FOCUS: China emerges as savior for steel amid weak global economy

China has become the savior of the global steel market, with its big appetite and high domestic prices supporting the international ferrous supply chain amid the Covid-19 pandemic.

While demand for steel in most economies has plummeted in the face of the health crisis, that in China has been strengthening since at least the second quarter of 2020 amid the country’s steady recovery after battling the initial outbreak of the coronavirus.

Domestic prices for Chinese steel products have been trending upward in recent months. Some of them have even risen to their highest so far this year, which opens the window for arbitrage opportunities. This has kept interest for imports high.

Compounding this is a plan by local authorities in Hebei province, the country largest steelmaking region, to reduce capacity to no more than 200 million tonnes per year by the end of 2020 and consolidate the local steel industry further through mergers and consolidated business structures in Tangshan and Handan, which will result in more electric-arc furnaces (EAFs) and bigger blast furnaces being set up.

Hot-rolled coil
China has imported large quantities of hot-rolled coil from India, South Korea, Japan, Taiwan and Russia this year, with traders taking advantage of the arbitrage.

Meanwhile, prices for Chinese HRC have continued to rise.

Export prices for the flat steel product has risen rapidly to $475.32 per tonne fob China on July 22 from a year-to-date low of $401.38 per tonne fob China on April 17.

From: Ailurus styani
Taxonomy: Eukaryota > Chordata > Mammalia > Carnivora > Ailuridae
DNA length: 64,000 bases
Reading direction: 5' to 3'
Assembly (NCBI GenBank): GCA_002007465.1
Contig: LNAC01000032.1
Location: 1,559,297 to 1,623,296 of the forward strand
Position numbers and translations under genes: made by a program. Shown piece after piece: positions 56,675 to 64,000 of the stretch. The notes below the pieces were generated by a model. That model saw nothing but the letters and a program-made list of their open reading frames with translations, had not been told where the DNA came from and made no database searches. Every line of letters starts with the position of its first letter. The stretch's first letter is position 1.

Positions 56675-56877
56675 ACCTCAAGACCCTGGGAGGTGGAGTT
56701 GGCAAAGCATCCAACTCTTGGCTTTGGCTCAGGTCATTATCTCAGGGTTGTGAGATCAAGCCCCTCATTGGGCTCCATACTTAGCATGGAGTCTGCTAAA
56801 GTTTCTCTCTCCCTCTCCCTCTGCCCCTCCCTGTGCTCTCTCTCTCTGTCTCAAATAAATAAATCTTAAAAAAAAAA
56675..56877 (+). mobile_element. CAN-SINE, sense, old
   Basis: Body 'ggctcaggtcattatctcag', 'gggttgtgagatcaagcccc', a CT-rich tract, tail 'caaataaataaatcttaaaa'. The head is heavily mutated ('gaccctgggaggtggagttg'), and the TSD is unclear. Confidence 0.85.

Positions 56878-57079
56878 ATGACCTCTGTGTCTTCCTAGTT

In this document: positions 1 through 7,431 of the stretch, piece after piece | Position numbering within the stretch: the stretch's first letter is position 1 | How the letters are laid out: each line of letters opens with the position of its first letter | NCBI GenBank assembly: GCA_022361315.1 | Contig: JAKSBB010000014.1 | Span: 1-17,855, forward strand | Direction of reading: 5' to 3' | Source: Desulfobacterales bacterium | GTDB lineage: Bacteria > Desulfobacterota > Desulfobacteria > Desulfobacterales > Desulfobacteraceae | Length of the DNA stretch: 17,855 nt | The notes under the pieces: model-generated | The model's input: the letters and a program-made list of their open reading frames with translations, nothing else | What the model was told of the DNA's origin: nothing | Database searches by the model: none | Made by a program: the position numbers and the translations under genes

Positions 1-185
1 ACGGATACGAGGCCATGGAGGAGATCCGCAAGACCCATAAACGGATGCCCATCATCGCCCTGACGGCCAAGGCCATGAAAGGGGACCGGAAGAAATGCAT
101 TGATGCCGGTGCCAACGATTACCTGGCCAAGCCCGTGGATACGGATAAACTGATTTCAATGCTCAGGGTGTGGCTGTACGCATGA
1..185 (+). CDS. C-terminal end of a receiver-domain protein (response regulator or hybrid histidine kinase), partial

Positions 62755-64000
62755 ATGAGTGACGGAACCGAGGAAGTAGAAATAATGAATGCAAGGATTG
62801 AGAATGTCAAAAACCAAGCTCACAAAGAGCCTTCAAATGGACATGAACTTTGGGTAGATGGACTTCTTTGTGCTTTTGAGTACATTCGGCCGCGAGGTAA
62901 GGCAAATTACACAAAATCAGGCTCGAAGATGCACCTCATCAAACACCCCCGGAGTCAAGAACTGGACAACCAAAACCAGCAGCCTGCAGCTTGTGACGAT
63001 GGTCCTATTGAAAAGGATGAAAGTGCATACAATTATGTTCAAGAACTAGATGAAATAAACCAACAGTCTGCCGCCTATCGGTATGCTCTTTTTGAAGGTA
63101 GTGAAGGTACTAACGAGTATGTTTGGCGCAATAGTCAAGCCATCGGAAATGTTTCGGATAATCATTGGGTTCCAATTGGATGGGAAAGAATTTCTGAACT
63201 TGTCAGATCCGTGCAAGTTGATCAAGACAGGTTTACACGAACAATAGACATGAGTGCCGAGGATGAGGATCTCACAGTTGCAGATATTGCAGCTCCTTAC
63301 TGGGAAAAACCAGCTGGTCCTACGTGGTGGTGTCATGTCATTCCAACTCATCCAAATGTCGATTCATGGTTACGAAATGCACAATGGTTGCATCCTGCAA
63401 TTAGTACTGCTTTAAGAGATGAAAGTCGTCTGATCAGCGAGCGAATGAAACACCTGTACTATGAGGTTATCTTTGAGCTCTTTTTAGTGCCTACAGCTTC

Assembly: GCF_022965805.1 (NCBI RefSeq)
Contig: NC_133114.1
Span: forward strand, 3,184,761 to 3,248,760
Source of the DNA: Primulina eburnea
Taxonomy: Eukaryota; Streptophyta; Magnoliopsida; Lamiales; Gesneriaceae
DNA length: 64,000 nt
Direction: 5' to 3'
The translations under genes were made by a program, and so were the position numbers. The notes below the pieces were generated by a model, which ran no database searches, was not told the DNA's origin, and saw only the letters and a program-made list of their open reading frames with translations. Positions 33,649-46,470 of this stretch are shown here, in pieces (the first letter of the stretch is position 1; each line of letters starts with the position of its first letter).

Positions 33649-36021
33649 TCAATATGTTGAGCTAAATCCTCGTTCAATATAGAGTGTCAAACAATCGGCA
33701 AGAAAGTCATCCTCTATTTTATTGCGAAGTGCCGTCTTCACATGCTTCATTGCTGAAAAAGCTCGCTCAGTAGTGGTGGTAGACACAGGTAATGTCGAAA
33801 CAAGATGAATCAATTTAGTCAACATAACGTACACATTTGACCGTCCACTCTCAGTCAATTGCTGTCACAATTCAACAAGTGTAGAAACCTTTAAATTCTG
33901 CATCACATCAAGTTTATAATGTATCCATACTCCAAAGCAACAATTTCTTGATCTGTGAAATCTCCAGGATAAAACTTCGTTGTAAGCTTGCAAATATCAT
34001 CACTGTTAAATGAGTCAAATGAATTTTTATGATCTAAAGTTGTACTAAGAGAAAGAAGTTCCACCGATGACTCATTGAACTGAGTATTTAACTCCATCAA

Domestic HRC prices in eastern China have also increased to 3,950-3,970 yuan ($565-568) per tonne on July 22 from 3,150-3,190 yuan per tonne on April 2, when prices fell to their lowest so far this year.

While cargoes from India had made up a sizeable proportion of China’s imports earlier this year, escalated tensions between the two countries as a result of a border spat have led to Chinese buyers turning their attention toward Vietnam in recent weeks.

Sources said China has imported at least 100,000 tonnes of HRC from Vietnam’s Formosa Ha Tinh Steel Corp in June and July, although this could not be confirmed with the latter.

Flat steel prices are expected to continue to rise in the near term. Market sources are expecting Formosa Ha Tinh’s offers in August – for materials to be shipped and delivered in October – to increase further from those made in July.

China’s insatiable demand for semi-finished steel in the face of reduced blast furnace operating rates and government-imposed emission controls has also supported prices for billet.

A shortfall in Chinese billet output benefited suppliers in Oman, Vietnam and Turkey in the past few months.

Chinese buyers were willing to pay increasingly higher prices for imports of the semi-finished product against the backdrop of a strengthening domestic market. Domestic billet prices in China rose to an intra-year high of 3,420 yuan per tonne on July 22 from an intra-year low of 3,000 yuan per tonne in February and April.

In the past few weeks, import transactions have included at least 150,000 tonnes from Vietnam, 30,000 tonnes from Oman and various other quantities from Indonesia. The latest transaction was heard to have been concluded this week at $430 per tonne cfr China, up by $7-17 per tonne from $413-423 per tonne cfr China previously.